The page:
(photo credit: The Crucible)
The state of California’s labor picture continued to brighten last month. The state’s employers added another 44,000 jobs and the state unemployment rate dropped from 8.7 percent to 8.5 percent. While more people going to work is always good news, it’s where these jobs are being created that is the cause of optimism. Construction and manufacturing each added over 6,000 jobs statewide.
It is estimated that the state lost nearly 700,000 construction jobs with the collapse of the state’s housing economy. The revival in recent months, although modest, has been a steady contributor to the decline in the unemployment rate.
The manufacturing sector, as we noted is also rebounding. Keep an eye on what’s going on in Long Beach. State and Long Beach area economic leaders are working hard to win a contract to build the Boeing 777x airliner in Long Beach. Twenty-two states are vying for the business, but the Long Beach efforts are contending enough to have been captured in a recent story in the Seattle Times. The aerospace industry was once as associated with California as movie making, but since the end of the Cold War, it has moved elsewhere.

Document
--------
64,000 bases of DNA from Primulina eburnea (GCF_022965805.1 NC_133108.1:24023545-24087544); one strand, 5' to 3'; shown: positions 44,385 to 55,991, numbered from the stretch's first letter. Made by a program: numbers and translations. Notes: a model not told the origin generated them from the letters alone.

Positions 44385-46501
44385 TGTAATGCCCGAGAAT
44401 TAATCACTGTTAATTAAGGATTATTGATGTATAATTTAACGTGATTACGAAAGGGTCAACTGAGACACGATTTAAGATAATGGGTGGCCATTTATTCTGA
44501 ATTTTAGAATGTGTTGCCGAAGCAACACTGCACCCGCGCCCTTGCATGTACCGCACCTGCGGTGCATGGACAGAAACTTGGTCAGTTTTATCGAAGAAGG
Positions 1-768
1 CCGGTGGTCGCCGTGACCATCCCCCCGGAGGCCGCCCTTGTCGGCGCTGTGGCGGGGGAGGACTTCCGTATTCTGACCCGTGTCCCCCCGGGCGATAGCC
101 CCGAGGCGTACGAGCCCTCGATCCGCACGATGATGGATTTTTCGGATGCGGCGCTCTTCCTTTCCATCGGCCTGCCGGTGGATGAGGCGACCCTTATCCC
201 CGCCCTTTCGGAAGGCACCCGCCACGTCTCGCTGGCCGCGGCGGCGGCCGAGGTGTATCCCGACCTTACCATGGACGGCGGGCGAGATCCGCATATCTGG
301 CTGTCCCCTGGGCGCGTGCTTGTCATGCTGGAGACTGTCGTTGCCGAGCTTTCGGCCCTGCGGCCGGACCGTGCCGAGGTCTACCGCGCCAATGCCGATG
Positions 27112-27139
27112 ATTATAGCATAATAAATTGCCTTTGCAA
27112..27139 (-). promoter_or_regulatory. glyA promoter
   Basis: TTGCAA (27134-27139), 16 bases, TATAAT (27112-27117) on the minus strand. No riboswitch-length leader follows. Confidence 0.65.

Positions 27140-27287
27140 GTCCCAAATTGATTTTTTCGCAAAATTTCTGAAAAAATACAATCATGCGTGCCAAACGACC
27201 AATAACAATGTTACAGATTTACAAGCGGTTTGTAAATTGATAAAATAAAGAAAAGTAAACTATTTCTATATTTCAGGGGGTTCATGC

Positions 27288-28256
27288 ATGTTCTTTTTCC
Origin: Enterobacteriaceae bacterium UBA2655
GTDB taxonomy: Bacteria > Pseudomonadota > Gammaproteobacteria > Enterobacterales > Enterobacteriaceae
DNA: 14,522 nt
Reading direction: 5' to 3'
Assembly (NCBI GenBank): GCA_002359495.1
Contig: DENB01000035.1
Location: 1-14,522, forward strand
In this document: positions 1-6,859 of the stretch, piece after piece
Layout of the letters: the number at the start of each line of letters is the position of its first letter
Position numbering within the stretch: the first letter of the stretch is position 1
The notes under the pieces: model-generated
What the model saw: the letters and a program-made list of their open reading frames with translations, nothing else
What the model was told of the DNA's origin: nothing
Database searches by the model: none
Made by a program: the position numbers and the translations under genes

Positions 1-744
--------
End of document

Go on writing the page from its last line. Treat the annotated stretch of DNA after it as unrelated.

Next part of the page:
California, and particularly L.A County, has a large manufacturing base, which is a key element in trying to attract the Boeing project. With the manufacturing of the C-17 military cargo plane to cease operations in Long Beach soon, winning the 777x contract would be a boon for the middle-class skilled workforce there.
Stay tuned. We’ll be highlighting the work of the Long Beach and state officials in later blogs.
The work of the California Economic Summit has continued since the state meeting in Los Angeles on November 8. Hundreds of Californians are working on the initiatives that have come out the meetings across the state. Those initiatives include workforce preparation, infrastructure development and regulatory reform among others.
A summary report of the Summit work will be released next week.
The Summit is a joint venture of California Forward and the California Stewardship Network. In the last two and a half years, thousands of Californians have gathered in regional and state meetings to work toward policies that will help increase job creation and improve the state’s ability to compete in a global economy.
One issue that was raised in the Summit that has been receiving considerable media attention since has been the concept of the “2 Californias”—the idea that California’s inland economies are not performing as well as many of the coastal areas. Summit Steering Committee Co-Chair Paul Granillo was interviewed by KNBC in Los Angeles on the topic. See the video here.